Her response, however, intrigued him; it was almost as if she hadn't recognized that flash of sensual heat for what it was. Which raised certain fascinating questions he might well be tempted to pursue, later. At present, however, it was the pragmatic facts she'd revealed that exercised his mind. Her fears about the attempted burglaries might be simply a figment of an overactive feminine imagination aroused by what he assumed had been Stolemore's intimidatory tactics in trying to gain the sale of the house. In his previous occupation, reading people, assessing them, had been crucial; he'd long ago mastered the knack.
Leonora Carling was, he would swear, a strong-willed, practical female with a healthy vein of commonsense. Definitely not the sort to start at shadows, let alone imagine burglaries. If her supposition was correct and the burglaries were connected with Stolemore's client's wish to buy her uncle's house His eyes narrowed.
The full picture of why she'd come out to beard him formed in his mind. He didn't, definitely didn't, approve. Face set, he strolled on. To the green painted frontage of Stolemore's enterprise. Tristan's lips curved; no one viewing the gesture would have labelled it a smile. He caught sight of his reflection in the glass of the door as he reached for the handle, as he turned it, substituted a more comforting face. Stolemore, no doubt, would satisfy his curiosity. Tristan entered. The rotund figure of Stolemore was not behind his desk.
The small office was empty. A doorway opposite the front door was masked by a curtain; it led into the tiny house of which the office was the front room. Shutting the door, Tristan waited, but there was no sound of shuffling feet, of the lumbering gait of the heavily-built agent. Again he waited. A minute ticked by and still there was no sound.
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He had an appointment, one Stolemore would not have missed. He had the bank draft for the final payment for the house in his pocket; the way the sale had been arranged, Stolemore's commission came from this last payment. Hands in his greatcoat pockets, Tristan stood perfectly still, his back to the door, his gaze fixed on the thin curtain before him. He drew in his attention, focused it, then walked forward, slowly, absolutely silently, to the curtain. Reaching up, he abruptly drew the folds aside, simultaneously stepping to the side of the doorway. A narrow, dimly lit corridor led on.
He entered, keeping his shoulders angled, his back toward the wall. A few steps along he came to a stairway so narrow he wondered how Stolemore got up it; he debated but, hearing no sound from upstairs, sensing no presence, he continued along the corridor. A figure lay slumped on the flags on the other side of the ricketty table that took up most of the space. There was no one else in the house; Tristan was certain enough to dispense with caution.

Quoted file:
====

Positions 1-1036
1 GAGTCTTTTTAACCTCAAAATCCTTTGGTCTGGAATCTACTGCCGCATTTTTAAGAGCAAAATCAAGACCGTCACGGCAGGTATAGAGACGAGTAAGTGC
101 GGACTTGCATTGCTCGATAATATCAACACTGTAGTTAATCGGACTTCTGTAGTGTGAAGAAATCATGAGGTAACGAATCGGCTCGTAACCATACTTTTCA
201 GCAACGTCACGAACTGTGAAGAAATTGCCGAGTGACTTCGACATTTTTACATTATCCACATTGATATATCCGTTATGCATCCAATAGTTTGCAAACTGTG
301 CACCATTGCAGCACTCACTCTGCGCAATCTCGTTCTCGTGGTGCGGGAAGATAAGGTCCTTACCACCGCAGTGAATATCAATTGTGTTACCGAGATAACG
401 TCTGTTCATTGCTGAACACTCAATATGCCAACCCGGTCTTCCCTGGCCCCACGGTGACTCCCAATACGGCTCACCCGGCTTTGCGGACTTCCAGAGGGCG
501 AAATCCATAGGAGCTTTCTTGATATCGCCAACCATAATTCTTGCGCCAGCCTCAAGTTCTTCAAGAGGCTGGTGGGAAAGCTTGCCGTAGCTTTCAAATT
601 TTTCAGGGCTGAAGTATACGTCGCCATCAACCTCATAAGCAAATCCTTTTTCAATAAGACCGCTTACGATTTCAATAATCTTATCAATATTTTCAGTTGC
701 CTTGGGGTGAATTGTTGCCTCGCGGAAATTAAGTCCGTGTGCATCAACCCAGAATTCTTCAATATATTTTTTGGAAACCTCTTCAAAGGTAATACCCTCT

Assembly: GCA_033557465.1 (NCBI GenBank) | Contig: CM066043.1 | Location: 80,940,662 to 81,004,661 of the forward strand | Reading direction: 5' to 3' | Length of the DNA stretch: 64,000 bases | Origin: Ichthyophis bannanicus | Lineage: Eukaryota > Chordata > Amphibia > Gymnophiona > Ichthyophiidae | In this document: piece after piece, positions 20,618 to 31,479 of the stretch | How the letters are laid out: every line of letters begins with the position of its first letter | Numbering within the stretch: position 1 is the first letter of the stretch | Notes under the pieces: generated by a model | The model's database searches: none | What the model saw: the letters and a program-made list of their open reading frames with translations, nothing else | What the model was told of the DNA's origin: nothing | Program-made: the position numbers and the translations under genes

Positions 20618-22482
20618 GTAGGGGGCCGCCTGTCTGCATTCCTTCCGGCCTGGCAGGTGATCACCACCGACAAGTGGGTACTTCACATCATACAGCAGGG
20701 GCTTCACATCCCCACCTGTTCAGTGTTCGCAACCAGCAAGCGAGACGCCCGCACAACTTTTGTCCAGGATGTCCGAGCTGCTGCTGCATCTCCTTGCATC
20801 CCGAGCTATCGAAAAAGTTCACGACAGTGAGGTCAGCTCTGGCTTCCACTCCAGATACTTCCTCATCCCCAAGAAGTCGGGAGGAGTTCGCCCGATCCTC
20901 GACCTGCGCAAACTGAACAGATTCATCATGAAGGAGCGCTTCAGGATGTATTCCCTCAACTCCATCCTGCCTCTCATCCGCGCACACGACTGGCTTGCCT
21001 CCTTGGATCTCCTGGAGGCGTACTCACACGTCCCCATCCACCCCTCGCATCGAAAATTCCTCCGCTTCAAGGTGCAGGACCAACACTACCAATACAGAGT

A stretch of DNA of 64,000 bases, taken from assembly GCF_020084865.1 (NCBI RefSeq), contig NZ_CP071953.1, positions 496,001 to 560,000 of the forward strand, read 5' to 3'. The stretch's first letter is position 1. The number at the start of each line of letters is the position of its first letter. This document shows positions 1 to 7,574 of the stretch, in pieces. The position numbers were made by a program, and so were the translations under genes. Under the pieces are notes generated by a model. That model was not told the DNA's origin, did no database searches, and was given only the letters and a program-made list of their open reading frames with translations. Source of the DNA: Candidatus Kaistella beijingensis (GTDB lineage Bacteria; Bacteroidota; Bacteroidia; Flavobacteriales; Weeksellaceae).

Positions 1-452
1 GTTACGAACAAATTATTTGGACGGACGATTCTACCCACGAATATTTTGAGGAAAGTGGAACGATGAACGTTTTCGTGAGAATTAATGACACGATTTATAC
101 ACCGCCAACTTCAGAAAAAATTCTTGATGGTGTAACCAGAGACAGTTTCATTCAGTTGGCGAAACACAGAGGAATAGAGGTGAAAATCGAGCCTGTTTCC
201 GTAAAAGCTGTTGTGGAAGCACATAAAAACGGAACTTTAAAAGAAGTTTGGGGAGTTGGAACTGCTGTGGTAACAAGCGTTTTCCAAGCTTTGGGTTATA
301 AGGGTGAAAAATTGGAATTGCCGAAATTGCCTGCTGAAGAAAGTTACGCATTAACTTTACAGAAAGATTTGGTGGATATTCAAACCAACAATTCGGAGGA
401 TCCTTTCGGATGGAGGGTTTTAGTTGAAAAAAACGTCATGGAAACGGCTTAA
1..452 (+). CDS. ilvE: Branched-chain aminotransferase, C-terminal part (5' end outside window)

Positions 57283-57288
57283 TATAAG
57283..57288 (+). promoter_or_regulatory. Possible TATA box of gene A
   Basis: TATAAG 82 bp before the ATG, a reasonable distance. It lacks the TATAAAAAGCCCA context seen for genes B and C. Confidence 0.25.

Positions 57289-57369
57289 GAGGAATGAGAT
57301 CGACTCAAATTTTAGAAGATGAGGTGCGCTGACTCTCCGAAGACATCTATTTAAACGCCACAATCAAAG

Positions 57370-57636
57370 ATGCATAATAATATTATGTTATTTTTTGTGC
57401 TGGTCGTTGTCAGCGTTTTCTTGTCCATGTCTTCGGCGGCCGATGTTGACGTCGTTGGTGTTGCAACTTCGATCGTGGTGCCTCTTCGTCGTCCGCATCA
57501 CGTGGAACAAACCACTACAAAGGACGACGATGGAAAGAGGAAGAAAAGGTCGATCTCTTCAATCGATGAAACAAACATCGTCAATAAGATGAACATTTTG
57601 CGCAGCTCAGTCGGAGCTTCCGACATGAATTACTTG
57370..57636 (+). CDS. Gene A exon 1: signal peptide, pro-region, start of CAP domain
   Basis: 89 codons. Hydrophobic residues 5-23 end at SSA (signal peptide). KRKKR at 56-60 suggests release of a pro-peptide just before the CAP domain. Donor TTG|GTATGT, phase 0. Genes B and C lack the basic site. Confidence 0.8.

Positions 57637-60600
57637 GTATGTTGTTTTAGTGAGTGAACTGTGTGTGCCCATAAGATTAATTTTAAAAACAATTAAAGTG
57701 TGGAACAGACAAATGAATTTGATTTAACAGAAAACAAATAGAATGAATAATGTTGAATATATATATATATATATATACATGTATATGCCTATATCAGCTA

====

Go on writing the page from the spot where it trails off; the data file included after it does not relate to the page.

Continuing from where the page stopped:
From the look of the bruises on Stolemore's face, he'd been attacked some hours ago. One chair had tipped over. Tristan righted it as he edged around the table, then went down on one knee by the agent's side. The briefest examination confirmed Stolemore was alive, but unconscious. It appeared he'd been staggering to reach the pump handle set in the bench at the end of the small kitchen.
Rising, Tristan found a bowl, placed it under the spout and wielded the handle. A large handkerchief was protruding from the nattily-dressed agent's coat pocket; Tristan took it and used it to bathe Stolemore's face. Tension stabbed through the large frame. Panic flared in Stolemore's eyes, then he focused, and recognized Tristan. Tristan grabbed his arm and hauled him up. Stolemore pointed to a cupboard. Tristan opened it, found the bottle and a glass, and poured a generous amount.
He pushed the glass to Stolemore, recorked the bottle and placed it on the table before the agent. Slipping his hands into his greatcoat pockets, he leaned back against the narrow counter. Gave Stolemore a minute to regain his wits. Stolemore squinted up at him through one half-closed eye.
The other remained completely closed.
Prince of Dreams: A Tale of Tristan and Esyllte
He took another sip of brandy, dropped his gaze to the glass, then murmured, "Fell down the stairs. Stolemore glanced up at him fleetingly, then lowered his gaze to the glass and kept it there. At the note in his voice, one of menace that chilled the spine, Stolemore looked up, lips parting. His eye now wide, he rushed into speech. And it don't affect you gentlemen, not at all. I swear. Tristan read what he could from the agent's face, difficult given the swelling and bruising. But there was no point, given Stolemore's present condition, in going further down that road.
He would simply lose consciousness again. Reaching into his pocket, Tristan withdrew the banker's draft. Stolemore grunted. A small part of his mind tracked the lumbering agent as he moved through the house, identified the location of his "safe place" as under the third stair.